Type of Document Thesis Author Lytle, Carolyn Author's Email Address email@example.com URN etd-08132007-110233 Title Admission Criteria as Predictors of NCLEX-RN Success in Associate Degree Nursing Graduates Degree Master of Science Department Nursing, School of Advisory Committee
Advisor Name Title Dianne Speake Committee Chair Deborah Frank Committee Member Mary Beth Zeni Committee Member Keywords
- Nursing Education
- Nursing Shortage
- Nurse Entrance Test
Date of Defense 2007-07-25 Availability unrestricted AbstractThe current shortage of registered nurses in the United States has been well documented. It is a complex problem with no easy or short-term solutions. In fact, the problem is projected to worsen over the next ten to twenty years as the population ages, requiring more nursing care, and as nurses in the workforce age and retire.
To become registered nurses, students must successfully complete a Diploma, Associate Degree or Baccalaureate Degree program of study. After graduation from the nursing program, the students must pass the National Council Licensure Examination for Registered Nurses (NCLEX-RN) in order to enter the workforce as Registered Nurses.
Schools that prepare students to become registered nurses face a multitude of challenges as they work to fill the need for more nurses. Nursing faculty are currently in short supply and the problem will continue, since the majority of current nursing faculty are nearing retirement age. Classroom and clinical space are also in short supply as nursing programs increase enrollment in an attempt to stem the tide of the growing shortage. It is imperative that nursing programs utilize precious resources to the best advantage of the schools, the students and the communities they serve.
The first step in ensuring that the majority of nursing students eventually enter the workforce as Registered Nurses is the admission process. This retrospective study examined the admission criteria of an Associate Degree Nursing Program in the Southeastern United States to determine if admission factors for students who were successful on the NCLEX-RN examination differed from admission factors for students who were not successful. Two graduating classes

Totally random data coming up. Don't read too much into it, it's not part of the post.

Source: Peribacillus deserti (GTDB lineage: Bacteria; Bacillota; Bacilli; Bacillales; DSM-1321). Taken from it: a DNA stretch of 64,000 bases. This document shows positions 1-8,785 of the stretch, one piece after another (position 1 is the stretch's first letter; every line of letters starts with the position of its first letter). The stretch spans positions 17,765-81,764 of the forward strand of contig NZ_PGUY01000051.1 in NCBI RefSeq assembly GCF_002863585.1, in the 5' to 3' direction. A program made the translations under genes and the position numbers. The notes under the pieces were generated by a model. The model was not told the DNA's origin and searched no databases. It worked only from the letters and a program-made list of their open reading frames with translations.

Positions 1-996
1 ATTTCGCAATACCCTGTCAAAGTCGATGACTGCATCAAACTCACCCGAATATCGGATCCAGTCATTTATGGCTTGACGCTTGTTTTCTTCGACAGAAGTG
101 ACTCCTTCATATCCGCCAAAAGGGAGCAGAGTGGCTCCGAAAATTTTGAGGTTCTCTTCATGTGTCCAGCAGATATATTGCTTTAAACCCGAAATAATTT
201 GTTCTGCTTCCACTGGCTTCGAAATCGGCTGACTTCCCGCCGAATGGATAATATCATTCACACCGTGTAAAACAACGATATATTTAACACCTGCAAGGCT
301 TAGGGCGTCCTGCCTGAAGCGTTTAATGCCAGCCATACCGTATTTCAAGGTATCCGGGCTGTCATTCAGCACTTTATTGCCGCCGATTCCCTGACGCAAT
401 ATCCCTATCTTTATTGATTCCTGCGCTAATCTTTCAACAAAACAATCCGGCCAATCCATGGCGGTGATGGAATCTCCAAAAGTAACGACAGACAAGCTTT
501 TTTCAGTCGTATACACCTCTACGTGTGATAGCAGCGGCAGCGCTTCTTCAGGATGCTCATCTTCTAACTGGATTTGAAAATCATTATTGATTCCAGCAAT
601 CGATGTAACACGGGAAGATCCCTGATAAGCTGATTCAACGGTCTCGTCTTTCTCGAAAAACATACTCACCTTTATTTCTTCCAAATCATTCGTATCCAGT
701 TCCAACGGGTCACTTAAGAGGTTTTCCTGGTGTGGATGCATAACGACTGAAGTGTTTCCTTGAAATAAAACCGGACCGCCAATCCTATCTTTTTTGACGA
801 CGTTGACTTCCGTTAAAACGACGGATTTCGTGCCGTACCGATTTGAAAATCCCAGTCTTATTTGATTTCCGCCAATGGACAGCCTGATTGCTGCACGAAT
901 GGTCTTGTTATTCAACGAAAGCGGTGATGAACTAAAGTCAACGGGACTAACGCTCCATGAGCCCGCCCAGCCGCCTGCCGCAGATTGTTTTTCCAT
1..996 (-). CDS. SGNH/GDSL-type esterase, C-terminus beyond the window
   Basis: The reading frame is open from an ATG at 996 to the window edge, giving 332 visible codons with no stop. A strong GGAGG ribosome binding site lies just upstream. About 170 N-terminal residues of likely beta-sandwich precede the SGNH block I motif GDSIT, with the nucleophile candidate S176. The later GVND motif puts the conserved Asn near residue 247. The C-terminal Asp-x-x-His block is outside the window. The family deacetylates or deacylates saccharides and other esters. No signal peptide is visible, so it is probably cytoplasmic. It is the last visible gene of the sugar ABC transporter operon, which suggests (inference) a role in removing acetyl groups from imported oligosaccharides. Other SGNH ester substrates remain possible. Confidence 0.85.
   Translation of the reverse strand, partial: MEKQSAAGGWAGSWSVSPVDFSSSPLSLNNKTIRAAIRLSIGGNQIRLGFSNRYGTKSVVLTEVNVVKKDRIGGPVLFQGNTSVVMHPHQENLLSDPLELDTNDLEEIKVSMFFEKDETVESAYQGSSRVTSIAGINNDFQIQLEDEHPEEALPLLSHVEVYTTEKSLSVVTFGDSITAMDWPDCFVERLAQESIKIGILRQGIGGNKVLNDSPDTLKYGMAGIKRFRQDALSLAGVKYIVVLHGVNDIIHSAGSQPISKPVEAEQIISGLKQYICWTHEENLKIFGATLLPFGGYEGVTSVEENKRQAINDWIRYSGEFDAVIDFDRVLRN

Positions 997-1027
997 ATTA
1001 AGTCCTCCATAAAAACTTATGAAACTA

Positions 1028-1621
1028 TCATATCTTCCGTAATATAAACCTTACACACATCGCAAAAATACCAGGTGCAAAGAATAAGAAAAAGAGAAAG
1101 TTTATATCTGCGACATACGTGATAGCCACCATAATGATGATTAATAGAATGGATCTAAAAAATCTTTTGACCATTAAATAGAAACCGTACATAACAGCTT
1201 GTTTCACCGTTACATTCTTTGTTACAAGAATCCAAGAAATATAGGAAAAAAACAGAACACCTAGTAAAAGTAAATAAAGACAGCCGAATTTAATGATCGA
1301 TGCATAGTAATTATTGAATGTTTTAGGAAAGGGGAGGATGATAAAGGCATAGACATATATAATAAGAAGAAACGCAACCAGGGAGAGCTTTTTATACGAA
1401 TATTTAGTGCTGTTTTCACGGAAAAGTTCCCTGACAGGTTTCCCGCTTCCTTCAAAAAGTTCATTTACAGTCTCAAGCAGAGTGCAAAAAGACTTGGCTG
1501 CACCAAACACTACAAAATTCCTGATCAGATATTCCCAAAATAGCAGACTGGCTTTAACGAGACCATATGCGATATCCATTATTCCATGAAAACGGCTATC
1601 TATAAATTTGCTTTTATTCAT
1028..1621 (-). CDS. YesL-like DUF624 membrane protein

(n = 77) were available for this study.
Findings from this study indicated that students with higher reading scores on a standardized nurse entrance examination were more likely to pass the NCLEX-RN. Students with a score of 70.8% and higher had a 68% chance of passing the NCLEX-RN on the first attempt as compared with a 32% pass rate for students with a score of 63.4% or lower on the reading portion of the nurse entrance examination. In addition to the reading scores, the number of attempts at prerequisite courses affected student NCLEX-RN success. Eighty percent of students who passed all prerequisite courses with no repeat attempts passed the NCLEX-RN on the first attempt. With one repeat on any of the nine required courses the rate of passing fell to 58%.
This study indicated that admission factors may contribute to NCLEX-RN success after graduation from a nursing education program. Because of the relatively small sample size and the use of a single ADN program, further research is warranted to determine if the results can be replicated and if these findings will generalize to other nursing programs.
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